Now I have added the detail on the flowers and the butterflies. This is all the detail that I will add to the butterflies because, I printed the image twice so that I could color another set of butterflies and cut them out for layering.
Consider working on more than one image at a time, this way you can add a layer to first image and then add a layer to the second image while the first is drying.
Copics by Kim
1) Use the Marvy Memory Blender to go over the area to color, this “locks” in the area. (I have tried a few different white cardstocks and find that the colors bleed or spread when I use Copics. But coloring with this colorless blender first prevents that). 2) Next use a lighter color from a color group to go over the area just once, coloring in one direction only. 3) Then use a darker shade from the same color group to go around the edges or where the image will be shadowed. This depends on the direction of the lighting you want. 4) Then use another darker shade from the same color group and go over the shadowed side of the image. 5) Finally, use the original lighter color to blend, in circular motions the entire colored area, making sure the non-shadowed side is not too dark.
Oil Blending PrismaColor Pencils by Sue
Remember when using digi images the ink can sometimes bleed once you add colour....lightly spray your printed image with cheap hairspray and leave for a couple of hours, this usually sets the ink and then it will be fine to add whatever colouring medium you choose.
Materials: Desired Image, prisma pencils or polychromos pencils, paper blending stumps, blending oil (e.g., Sansodor.)
1) Colour in all the way around your image on the inside. 2) Then take your oil (I prefer sansodor) and your blending paper stumps and dip your paper stump into the oil and then in circular movements spread the colour over the image. Keep adding more oil if needed. 3) Then add more colour to the image around the edge and in the middle and repeat the blending with the oil. 4) You can keep repeating this until you have the desired colour or just add extra colour on certain areas. Leave chinks of white in the image for a professional look. The circular movement of the blending evenly distributes the oil and takes away any streaks or lines and gives a lovely fur effect finish in this example.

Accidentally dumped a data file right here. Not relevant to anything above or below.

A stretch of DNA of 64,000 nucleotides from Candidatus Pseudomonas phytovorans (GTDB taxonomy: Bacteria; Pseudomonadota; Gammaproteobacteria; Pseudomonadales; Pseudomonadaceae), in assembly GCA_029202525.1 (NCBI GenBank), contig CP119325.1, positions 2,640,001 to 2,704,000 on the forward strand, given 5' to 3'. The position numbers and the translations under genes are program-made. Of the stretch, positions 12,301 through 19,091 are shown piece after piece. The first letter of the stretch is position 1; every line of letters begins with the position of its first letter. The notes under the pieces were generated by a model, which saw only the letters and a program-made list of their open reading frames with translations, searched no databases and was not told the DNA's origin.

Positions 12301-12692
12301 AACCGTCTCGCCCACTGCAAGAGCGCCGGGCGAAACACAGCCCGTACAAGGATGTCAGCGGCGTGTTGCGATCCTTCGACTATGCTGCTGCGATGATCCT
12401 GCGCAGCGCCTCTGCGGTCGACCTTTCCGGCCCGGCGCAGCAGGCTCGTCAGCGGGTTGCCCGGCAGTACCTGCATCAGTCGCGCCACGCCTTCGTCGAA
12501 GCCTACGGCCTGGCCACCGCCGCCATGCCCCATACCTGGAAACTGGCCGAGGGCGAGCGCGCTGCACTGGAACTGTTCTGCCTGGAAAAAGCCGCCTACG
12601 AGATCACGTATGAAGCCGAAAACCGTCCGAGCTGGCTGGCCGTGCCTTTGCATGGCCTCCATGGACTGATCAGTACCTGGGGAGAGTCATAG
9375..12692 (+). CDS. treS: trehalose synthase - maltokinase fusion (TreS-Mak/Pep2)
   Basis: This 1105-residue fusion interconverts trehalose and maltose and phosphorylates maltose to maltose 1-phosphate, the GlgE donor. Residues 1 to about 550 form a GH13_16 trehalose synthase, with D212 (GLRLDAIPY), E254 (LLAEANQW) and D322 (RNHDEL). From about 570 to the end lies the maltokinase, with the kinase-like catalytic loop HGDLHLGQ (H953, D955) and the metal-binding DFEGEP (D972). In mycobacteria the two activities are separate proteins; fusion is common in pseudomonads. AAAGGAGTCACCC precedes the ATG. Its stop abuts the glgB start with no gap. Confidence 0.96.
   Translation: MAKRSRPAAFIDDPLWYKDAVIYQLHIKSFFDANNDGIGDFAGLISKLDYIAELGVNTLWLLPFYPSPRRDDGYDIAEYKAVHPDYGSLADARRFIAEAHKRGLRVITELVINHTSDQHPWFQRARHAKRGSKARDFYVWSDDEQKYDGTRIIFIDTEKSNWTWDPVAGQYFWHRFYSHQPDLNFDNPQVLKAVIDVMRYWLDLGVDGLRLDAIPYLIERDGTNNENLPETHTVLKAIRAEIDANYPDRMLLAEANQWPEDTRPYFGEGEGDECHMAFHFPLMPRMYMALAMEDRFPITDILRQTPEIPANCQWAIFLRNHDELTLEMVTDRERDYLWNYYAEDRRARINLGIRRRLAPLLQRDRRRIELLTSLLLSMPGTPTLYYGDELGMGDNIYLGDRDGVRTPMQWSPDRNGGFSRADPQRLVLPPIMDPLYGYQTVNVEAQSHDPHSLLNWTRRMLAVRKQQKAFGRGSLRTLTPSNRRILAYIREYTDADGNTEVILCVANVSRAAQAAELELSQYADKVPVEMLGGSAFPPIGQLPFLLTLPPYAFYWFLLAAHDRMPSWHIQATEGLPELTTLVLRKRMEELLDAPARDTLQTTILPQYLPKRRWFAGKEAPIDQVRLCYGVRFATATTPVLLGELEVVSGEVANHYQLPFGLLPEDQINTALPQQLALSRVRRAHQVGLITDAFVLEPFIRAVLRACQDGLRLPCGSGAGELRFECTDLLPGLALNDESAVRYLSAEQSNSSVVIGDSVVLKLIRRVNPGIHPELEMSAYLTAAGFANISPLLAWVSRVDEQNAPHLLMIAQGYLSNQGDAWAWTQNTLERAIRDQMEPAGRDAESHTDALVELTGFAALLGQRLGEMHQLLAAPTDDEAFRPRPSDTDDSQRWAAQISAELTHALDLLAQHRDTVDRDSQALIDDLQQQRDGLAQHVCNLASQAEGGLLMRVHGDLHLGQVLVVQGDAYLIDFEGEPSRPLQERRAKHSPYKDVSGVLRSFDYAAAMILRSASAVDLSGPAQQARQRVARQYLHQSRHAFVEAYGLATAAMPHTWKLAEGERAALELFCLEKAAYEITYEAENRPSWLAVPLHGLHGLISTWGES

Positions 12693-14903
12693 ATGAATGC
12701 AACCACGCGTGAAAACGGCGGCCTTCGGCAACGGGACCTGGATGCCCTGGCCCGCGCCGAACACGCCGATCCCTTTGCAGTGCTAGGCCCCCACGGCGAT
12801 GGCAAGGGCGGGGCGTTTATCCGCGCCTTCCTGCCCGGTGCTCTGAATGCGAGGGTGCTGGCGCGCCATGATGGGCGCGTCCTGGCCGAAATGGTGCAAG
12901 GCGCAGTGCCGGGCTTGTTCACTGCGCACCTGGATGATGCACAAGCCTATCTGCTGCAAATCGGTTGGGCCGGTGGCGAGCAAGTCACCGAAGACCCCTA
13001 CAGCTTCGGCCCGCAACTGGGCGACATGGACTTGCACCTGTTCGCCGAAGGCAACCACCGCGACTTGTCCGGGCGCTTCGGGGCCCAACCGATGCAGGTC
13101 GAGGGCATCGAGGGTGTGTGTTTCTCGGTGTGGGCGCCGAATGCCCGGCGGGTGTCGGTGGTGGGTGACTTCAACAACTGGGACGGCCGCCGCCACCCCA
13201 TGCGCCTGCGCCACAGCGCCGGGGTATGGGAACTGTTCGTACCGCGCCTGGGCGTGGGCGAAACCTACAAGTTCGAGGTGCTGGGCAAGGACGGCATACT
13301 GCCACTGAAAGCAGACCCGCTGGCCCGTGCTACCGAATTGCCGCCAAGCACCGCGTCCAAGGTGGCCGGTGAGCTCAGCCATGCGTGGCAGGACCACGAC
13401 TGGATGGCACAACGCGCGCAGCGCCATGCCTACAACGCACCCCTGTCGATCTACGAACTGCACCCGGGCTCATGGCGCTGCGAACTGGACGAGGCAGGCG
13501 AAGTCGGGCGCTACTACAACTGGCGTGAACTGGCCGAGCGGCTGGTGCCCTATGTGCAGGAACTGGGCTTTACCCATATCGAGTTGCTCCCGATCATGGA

BONUS TUTORIAL - Z Cards by Sue
Materials: Ruler, Bone folder, 1 piece of white cardstock 4.5 inches by 11 inches,
1 piece of designer paper cut into 13 x 11 cm, 2 pieces of designer paper cut into 6.5 cm x 11 cm, nesties (optional), border punch (optional), blooms and embellishments(optional), sentiment stamp(optional)
1) Take your piece of 4.5 x 11 inch white cardstock and score it along the 11 inch edge at 5.5 inches and score again at 8.5 inches. 2) Now using your bone folder crease all your score lines and fold into a Z shape. 3) Take designer paper and adhere it to the 3 sections, I leave a fraction of white border around the edge. 4) Take your coloured image and add pink ink around the edge and distress then mount onto a square scallop nestie (size will depend on what size you create for your digi image.) 5) Adhere image to the front of your card. 6) Stamp your chosen sentiment and mount onto a nestie and add to the middle of your inside of your card.
Markers by Lori
Paper Piecing / Layering by Bee Crafty & FREEBIE IMAGE & PROJECT!!
A great alternative to adding colour (as seen in Christines tutorial above and Sues gorgeous 'Love card' here)
1) Print your image on plain white card and cut to desired size.
2) Print image again (exactly the same size) on your chosen designer paper (ideally card or heavyweight paper).
3) Cut out the sections you want to layer.
4) Add any colour to the plain image e.g., purple to the sash
5) Then either glue the layers directly on top of the plain image (as in Sue’s pretty Love cards) OR use foam pads to add a more exaggerated 3D effect as in mine.
Note: If you are using digital background papers and are a reasonably confident using Photoshop or similar, you can add the pattern design to the image BEFORE printing (which is what I’ve done in your freebie) so saving paper.
Now for the FREEBIE - the image is from Bee Crafty and the gorgeous digi pattern is kindly donated by Cup Cake Cards & Crafts (visit their great shop and digi papers and come back here on the 29th to see more of their products used by our DT.)
Just take the tutorial image above, the one with the numbers 1 - 3 and three images, (right click and save to your computer.) Then insert it to a Word document and resize to your preferences, then follow the intructions 3 - 5 above.
If you post an item using this freebie on your blog or elsewhere please acknowledge and link back to both Bee Crafty (http://www.bee-crafty.blogspot.com/) and Cup Cake Cards & Crafts (http://www.cupcakecardcraft.co.uk/) and of course tell everyone to pop along and collect it for themselves!